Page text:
The human body at cellular resolution: the NIH Human Biomolecular Atlas Program
2019; 574 (7777): 187–92
An atlas of the aging lung mapped by single cell transcriptomics and deep tissue proteomics.
2019; 10 (1): 963
Transformative technologies are enabling the construction of three-dimensional maps of tissues with unprecedented spatial and molecular resolution. Over the next seven years, the NIH Common Fund Human Biomolecular Atlas Program (HuBMAP) intends to develop a widely accessible framework for comprehensively mapping the human body at single-cell resolution by supporting technology development, data acquisition, and detailed spatial mapping. HuBMAP will integrate its efforts with other funding agencies, programs, consortia, and the biomedical research community at large towards the shared vision of a comprehensive, accessible three-dimensional molecular and cellular atlas of the human body, in health and under various disease conditions.
View details for DOI 10.1038/s41586-019-1629-x
View details for Web of Science ID 000489784200035
View details for PubMedID 31597973
View details for PubMedCentralID PMC6800388
An atlas of the aging lung mapped by single cell transcriptomics and deep tissue proteomics
Automated cell type classification in intact tissues by single-cell molecular profiling.
Aging promotes lung function decline and susceptibility to chronic lung diseases, which are the third leading cause of death worldwide. Here, we use single cell transcriptomics and mass spectrometry-based proteomics to quantify changes in cellular activity statesacross30 cell types and chart the lung proteome of young and old mice. We show that aging leads to increased transcriptional noise, indicating deregulated epigenetic control. We observe cell type-specific effects of aging, uncovering increased cholesterol biosynthesis in type-2 pneumocytes and lipofibroblasts and altered relative frequency of airway epithelial cells as hallmarks of lung aging. Proteomic profiling reveals extracellular matrix remodeling in old mice, including increased collagen IV and XVI and decreased Fraser syndrome complex proteins and collagen XIV. Computational integration of the aging proteome with the single cell transcriptomes predicts the cellular source of regulated proteins and creates an unbiased reference map of the aging lung.
View details for PubMedID 30814501
Canonical Wnt signalling regulates epithelial patterning by modulating levels of laminins in zebrafish appendages
2015; 142 (2): 320–30
A major challenge in biology is identifying distinct cell classes and mapping their interactions in vivo. Tissue-dissociative technologies enable deep single cell molecular profiling but do not provide spatial information. We developed a proximity ligation- in situ hybridization technology (PLISH) with exceptional signal strength, specificity, and sensitivity in tissue. Multiplexed data sets can be acquired using barcoded probes and rapid label-image-erase cycles, with automated calculation of single cell profiles, enabling clustering and anatomical re-mapping of cells. We apply PLISH to expression profile ~2,900 cells in intact mouse lung, which identifies and localizes known cell types, including rare ones. Unsupervised classification of the cells indicates differential expression of 'housekeeping' genes between cell types, and re-mapping of two sub-classes of Club cells highlights their segregated spatial domains in terminal airways. By enabling single cell profiling of various RNA species in situ, PLISH can impact many areas of basic and medical research.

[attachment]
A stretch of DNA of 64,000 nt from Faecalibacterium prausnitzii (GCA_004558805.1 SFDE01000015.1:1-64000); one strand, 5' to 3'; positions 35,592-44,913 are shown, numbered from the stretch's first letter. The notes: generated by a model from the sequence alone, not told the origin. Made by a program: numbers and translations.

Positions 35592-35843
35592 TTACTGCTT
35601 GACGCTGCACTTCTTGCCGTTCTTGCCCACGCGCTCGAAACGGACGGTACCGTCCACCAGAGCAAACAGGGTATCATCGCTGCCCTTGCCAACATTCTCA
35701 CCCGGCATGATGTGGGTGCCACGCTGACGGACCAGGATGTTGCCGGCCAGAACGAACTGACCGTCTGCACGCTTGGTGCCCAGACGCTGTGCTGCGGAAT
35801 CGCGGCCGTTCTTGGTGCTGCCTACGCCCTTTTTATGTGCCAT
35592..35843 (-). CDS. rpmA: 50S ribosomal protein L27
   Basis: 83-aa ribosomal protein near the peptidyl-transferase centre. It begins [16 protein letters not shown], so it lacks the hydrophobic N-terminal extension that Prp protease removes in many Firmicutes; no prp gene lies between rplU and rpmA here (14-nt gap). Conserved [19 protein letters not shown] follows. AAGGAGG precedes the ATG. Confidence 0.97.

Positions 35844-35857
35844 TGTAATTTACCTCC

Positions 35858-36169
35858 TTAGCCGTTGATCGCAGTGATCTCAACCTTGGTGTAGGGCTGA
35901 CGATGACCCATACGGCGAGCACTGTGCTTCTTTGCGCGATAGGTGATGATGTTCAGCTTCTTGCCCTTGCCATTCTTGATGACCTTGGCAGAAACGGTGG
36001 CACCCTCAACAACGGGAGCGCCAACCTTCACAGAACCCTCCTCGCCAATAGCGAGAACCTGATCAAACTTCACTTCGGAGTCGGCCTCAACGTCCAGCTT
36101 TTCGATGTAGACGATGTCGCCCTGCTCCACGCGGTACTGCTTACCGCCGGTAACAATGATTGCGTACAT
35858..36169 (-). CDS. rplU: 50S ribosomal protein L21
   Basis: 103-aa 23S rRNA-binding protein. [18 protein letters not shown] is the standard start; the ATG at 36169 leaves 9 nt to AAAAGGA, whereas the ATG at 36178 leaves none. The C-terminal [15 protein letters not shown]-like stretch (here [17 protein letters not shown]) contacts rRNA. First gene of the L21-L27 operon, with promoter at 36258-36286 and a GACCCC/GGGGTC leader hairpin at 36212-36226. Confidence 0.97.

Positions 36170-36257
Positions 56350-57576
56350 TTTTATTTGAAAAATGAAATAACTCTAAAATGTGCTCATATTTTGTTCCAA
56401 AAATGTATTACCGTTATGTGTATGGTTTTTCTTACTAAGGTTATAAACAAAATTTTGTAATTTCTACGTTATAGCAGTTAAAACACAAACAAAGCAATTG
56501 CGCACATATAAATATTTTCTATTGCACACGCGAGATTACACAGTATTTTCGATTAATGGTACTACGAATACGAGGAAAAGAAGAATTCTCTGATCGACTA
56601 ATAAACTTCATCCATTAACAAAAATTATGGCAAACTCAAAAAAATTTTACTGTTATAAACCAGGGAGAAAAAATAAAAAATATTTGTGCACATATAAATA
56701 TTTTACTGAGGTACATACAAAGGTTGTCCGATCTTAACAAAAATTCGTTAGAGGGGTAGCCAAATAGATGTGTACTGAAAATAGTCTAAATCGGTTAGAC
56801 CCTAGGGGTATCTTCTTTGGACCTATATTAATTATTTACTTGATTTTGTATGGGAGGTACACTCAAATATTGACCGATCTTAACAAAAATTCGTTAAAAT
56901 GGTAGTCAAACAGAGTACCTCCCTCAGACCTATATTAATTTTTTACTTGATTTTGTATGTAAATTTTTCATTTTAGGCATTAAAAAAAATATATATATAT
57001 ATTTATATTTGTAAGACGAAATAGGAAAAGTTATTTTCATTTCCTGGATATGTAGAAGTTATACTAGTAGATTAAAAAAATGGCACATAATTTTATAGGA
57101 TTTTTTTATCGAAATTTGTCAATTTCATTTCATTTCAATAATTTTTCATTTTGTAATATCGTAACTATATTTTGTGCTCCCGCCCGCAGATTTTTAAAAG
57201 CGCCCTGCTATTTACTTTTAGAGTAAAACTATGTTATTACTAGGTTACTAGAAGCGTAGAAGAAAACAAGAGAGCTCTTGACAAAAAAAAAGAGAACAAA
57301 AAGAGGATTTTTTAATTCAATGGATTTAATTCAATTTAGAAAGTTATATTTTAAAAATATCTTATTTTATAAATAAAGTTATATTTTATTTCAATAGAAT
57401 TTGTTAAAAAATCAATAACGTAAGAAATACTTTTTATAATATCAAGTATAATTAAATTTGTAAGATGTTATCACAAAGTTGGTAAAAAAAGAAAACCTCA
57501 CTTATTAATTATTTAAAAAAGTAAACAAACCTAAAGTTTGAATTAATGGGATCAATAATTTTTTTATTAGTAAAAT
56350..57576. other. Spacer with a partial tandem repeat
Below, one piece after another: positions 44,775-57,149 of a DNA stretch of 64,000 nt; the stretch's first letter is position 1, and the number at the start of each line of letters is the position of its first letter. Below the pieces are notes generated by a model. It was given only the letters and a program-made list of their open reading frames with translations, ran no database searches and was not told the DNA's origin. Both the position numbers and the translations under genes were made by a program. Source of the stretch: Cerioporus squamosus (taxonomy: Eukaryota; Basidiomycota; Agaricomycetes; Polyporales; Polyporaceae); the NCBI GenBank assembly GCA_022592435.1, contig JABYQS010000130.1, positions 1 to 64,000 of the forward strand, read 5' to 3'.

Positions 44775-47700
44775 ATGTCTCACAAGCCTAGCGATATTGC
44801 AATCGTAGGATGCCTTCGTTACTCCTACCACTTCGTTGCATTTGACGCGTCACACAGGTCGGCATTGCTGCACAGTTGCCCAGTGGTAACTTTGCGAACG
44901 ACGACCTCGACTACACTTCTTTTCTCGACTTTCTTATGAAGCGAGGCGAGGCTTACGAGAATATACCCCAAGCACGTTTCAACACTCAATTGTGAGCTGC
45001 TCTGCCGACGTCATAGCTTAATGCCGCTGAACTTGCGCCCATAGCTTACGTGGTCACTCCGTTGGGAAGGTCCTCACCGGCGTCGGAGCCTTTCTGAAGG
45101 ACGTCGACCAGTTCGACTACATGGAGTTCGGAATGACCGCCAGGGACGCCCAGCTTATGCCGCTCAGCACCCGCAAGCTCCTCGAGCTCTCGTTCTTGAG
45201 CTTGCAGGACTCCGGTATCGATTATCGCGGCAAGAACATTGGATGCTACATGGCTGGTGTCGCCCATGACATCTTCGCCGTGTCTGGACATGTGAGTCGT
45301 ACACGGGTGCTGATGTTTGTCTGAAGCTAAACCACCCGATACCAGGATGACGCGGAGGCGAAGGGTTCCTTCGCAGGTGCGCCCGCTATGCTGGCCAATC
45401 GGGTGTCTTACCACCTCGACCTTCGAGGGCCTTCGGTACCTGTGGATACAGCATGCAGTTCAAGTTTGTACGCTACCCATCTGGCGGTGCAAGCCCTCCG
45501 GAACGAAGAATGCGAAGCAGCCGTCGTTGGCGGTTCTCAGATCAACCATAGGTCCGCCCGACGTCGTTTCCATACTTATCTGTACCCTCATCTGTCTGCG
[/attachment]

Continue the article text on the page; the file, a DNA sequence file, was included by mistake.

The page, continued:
View details for PubMedID 29319504
The patterning and morphogenesis of body appendages - such as limbs and fins - is orchestrated by the activities of several developmental pathways. Wnt signalling is essential for the induction of limbs. However, it is unclear whether a canonical Wnt signalling gradient exists and regulates the patterning of epithelium in vertebrate appendages. Using an evolutionarily old appendage - the median fin in zebrafish - as a model, we show that the fin epithelium exhibits graded changes in cellular morphology along the proximo-distal axis. This epithelial pattern is strictly correlated with the gradient of canonical Wnt signalling activity. By combining genetic analyses with cellular imaging, we show that canonical Wnt signalling regulates epithelial cell morphology by modulating the levels of laminins, which are extracellular matrix components. We have unravelled a hitherto unknown mechanism involved in epithelial patterning, which is also conserved in the pectoral fins - evolutionarily recent appendages that are homologous to tetrapod limbs.
View details for DOI 10.1242/dev.118703
View details for Web of Science ID 000348240600009
View details for PubMedID 25519245
View details for PubMedCentralID PMC4302845